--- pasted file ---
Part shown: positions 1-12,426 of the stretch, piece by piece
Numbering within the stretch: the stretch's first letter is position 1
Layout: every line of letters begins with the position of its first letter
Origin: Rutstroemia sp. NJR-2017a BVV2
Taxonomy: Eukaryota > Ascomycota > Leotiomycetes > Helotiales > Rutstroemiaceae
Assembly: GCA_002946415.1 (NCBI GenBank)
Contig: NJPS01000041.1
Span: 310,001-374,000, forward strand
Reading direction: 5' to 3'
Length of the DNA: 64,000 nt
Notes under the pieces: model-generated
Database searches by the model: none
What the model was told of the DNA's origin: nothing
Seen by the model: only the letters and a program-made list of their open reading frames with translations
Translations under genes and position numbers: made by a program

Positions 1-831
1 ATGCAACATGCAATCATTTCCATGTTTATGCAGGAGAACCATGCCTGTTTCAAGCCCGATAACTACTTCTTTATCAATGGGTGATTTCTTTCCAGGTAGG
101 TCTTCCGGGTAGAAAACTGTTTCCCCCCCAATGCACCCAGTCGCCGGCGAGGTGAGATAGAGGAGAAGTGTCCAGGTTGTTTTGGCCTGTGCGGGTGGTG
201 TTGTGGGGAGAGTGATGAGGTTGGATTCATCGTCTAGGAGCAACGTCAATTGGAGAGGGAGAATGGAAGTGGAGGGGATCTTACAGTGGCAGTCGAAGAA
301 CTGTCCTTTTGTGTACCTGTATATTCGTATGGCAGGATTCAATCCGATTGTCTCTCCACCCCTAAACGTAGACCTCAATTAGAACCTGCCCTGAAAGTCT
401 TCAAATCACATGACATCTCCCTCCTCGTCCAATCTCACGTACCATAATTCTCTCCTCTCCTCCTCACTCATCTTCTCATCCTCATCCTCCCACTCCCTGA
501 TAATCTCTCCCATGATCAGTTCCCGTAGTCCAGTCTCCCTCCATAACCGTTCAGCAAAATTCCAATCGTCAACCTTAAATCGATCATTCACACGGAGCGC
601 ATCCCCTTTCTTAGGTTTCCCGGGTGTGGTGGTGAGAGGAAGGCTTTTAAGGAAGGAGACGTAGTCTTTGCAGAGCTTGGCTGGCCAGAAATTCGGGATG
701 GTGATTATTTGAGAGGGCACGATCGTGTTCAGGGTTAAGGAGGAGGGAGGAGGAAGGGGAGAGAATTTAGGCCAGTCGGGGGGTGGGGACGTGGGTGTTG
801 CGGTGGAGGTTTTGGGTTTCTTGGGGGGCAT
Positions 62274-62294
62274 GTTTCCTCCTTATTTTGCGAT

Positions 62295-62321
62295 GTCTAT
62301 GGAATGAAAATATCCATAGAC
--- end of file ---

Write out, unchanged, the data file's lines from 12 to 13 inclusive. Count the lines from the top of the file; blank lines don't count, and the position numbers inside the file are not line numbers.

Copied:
Database searches by the model: none
What the model was told of the DNA's origin: nothing